You Should Stop Vaping If This Happens To You

Vaping is seen as a healthier alternative to smoking, but some evidence suggests that it might not be as safe as we once thought. 

Vape pens or e-cigarettes are battery-operated devices through which users inhale vapor produced by heating "e-juice" (via the American Lung Association). Most liquids in vape pens contain nicotine, in addition to a host of other chemicals and heavy metals that could cause damage. Research shows that vape devices can contain acrolein, a herbicide that can cause irreversible lung damage. Diacetyl and diethylene glycol are two toxic chemicals linked to lung disease that have also been discovered in e-cigarettes. Furthermore, acetaldehyde and formaldehyde are two cancer-causing chemicals found in vape pens.

Vape pens have not been on the market long enough for the full extent of their potential damage to be known. That being said, the World Health Organization notes that e-cigarettes are "undoubtedly harmful" and should be regulated. Because human brains are still developing until the age of 25, young people should avoid nicotine in any form, according to the U.S. Department of Health and Human Services.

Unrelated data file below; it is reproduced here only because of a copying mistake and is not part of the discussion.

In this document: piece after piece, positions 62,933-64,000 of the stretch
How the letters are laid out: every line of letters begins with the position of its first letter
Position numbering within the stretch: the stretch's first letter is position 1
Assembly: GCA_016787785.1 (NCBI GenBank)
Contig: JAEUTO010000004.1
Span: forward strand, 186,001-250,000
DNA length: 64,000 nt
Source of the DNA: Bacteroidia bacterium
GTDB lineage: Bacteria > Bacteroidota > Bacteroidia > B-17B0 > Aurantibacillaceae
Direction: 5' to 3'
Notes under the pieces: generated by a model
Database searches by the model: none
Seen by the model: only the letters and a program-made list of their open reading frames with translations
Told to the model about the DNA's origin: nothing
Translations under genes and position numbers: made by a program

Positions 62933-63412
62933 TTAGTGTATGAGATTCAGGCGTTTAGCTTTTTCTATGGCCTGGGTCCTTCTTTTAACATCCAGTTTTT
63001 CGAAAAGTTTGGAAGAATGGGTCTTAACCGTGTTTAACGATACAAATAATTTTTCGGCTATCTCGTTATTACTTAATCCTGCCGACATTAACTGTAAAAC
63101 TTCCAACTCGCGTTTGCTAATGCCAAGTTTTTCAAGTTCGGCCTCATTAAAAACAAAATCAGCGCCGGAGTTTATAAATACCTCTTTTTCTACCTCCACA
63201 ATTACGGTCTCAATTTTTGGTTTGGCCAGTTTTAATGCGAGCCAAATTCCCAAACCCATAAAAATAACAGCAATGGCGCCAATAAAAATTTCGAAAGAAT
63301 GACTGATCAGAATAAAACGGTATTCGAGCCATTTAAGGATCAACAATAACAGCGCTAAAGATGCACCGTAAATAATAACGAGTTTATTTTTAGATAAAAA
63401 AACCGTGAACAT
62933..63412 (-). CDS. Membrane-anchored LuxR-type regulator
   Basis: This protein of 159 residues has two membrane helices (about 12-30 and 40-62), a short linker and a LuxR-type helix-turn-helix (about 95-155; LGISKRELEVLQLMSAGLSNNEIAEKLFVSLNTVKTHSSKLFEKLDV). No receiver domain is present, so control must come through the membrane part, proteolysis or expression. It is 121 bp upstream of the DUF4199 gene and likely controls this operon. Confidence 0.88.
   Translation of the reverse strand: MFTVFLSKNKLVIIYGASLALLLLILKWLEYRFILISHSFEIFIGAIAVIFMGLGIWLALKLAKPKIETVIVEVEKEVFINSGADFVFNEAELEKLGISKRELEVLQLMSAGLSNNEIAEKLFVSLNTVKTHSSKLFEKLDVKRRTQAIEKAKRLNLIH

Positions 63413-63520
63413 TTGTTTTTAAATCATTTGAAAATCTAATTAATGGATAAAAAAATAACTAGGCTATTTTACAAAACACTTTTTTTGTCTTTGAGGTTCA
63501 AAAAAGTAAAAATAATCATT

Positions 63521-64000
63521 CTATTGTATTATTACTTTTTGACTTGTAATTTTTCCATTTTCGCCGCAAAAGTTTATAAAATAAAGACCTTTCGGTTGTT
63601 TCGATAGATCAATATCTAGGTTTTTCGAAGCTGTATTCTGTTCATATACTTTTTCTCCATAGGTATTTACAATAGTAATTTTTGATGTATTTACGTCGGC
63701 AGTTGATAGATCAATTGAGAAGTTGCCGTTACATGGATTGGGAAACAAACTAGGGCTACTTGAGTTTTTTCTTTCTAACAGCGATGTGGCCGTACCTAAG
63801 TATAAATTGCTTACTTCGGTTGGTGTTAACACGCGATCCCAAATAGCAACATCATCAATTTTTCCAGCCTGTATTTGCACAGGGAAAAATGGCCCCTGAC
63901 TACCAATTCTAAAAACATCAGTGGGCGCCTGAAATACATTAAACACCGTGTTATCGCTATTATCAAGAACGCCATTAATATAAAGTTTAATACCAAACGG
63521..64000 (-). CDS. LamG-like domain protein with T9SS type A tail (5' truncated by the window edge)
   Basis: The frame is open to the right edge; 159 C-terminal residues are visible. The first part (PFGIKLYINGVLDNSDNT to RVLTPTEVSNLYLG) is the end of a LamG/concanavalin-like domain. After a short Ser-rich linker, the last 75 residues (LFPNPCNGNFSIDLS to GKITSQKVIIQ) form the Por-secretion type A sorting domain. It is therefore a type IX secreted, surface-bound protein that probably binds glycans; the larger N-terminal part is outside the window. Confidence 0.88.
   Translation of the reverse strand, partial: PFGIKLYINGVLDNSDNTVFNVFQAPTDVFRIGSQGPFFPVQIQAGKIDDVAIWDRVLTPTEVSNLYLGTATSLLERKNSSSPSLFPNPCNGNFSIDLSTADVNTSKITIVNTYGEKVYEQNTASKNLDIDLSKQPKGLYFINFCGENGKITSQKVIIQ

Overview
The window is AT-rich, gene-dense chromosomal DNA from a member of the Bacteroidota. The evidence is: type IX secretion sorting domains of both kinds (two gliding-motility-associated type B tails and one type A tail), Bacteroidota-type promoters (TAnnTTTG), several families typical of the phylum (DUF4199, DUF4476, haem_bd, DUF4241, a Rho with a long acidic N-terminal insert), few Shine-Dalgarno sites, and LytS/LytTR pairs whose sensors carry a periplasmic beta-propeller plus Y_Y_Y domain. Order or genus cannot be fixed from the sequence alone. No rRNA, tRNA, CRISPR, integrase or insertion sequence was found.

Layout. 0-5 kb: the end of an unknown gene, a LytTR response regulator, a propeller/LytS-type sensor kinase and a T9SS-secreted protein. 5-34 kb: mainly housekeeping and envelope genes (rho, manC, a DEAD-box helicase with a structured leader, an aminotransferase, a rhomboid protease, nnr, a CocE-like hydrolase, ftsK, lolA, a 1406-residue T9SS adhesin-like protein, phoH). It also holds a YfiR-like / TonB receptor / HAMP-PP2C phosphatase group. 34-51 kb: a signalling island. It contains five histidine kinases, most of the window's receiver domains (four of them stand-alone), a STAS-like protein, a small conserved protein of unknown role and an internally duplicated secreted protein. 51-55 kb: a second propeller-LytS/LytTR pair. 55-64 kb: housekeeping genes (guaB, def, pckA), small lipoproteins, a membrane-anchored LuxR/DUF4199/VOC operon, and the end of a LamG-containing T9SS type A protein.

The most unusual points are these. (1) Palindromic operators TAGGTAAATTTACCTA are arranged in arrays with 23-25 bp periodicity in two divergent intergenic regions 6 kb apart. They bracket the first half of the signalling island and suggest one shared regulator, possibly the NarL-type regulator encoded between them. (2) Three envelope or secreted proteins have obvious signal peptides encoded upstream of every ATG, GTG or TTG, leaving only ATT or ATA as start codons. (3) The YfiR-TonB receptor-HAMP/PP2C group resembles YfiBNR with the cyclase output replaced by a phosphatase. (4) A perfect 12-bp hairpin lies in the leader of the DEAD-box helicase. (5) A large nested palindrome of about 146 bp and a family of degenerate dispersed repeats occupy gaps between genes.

Symptoms you should not ignore

Lung injury associated with vaping is an ailment referred to as EVALI (e-cigarette, or vaping, product use associated with lung injury). It is a serious condition in which the lungs are damaged due to the aerosols inhaled during vaping, per Yale Medicine.

If you experience abdominal pain, shortness of breath, chest pain, chills, coughing, diarrhea, fever, nausea, rapid breathing, and an abnormally fast heart rate, you should stop vaping. In one case, a young man experienced pressure on his chest before collapsing and needing to be placed on a ventilator (via Today). 

Symptoms can develop over a few days or weeks. Severe cases can result in acute respiratory failure. Because symptoms can mimic the flu or pneumonia, it is best to visit your doctor so they can determine a diagnosis. The good news is that many symptoms improve within several days or weeks after patients stop vaping, according to WebMD.